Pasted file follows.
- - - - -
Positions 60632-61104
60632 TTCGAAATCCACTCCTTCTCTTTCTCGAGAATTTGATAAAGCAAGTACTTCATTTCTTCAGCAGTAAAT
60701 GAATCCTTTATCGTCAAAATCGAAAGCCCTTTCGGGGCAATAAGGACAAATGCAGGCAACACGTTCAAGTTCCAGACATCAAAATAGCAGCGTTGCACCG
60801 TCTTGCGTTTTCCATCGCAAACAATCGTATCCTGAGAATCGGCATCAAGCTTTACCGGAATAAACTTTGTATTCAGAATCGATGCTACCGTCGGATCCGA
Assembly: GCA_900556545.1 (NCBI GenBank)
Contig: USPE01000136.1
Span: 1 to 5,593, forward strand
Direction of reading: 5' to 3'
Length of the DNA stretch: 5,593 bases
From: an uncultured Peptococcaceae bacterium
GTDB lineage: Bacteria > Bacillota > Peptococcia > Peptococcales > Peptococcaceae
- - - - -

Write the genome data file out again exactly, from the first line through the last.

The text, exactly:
Positions 60632-61104
60632 TTCGAAATCCACTCCTTCTCTTTCTCGAGAATTTGATAAAGCAAGTACTTCATTTCTTCAGCAGTAAAT
60701 GAATCCTTTATCGTCAAAATCGAAAGCCCTTTCGGGGCAATAAGGACAAATGCAGGCAACACGTTCAAGTTCCAGACATCAAAATAGCAGCGTTGCACCG
60801 TCTTGCGTTTTCCATCGCAAACAATCGTATCCTGAGAATCGGCATCAAGCTTTACCGGAATAAACTTTGTATTCAGAATCGATGCTACCGTCGGATCCGA
Assembly: GCA_900556545.1 (NCBI GenBank)
Contig: USPE01000136.1
Span: 1 to 5,593, forward strand
Direction of reading: 5' to 3'
Length of the DNA stretch: 5,593 bases
From: an uncultured Peptococcaceae bacterium
GTDB lineage: Bacteria > Bacillota > Peptococcia > Peptococcales > Peptococcaceae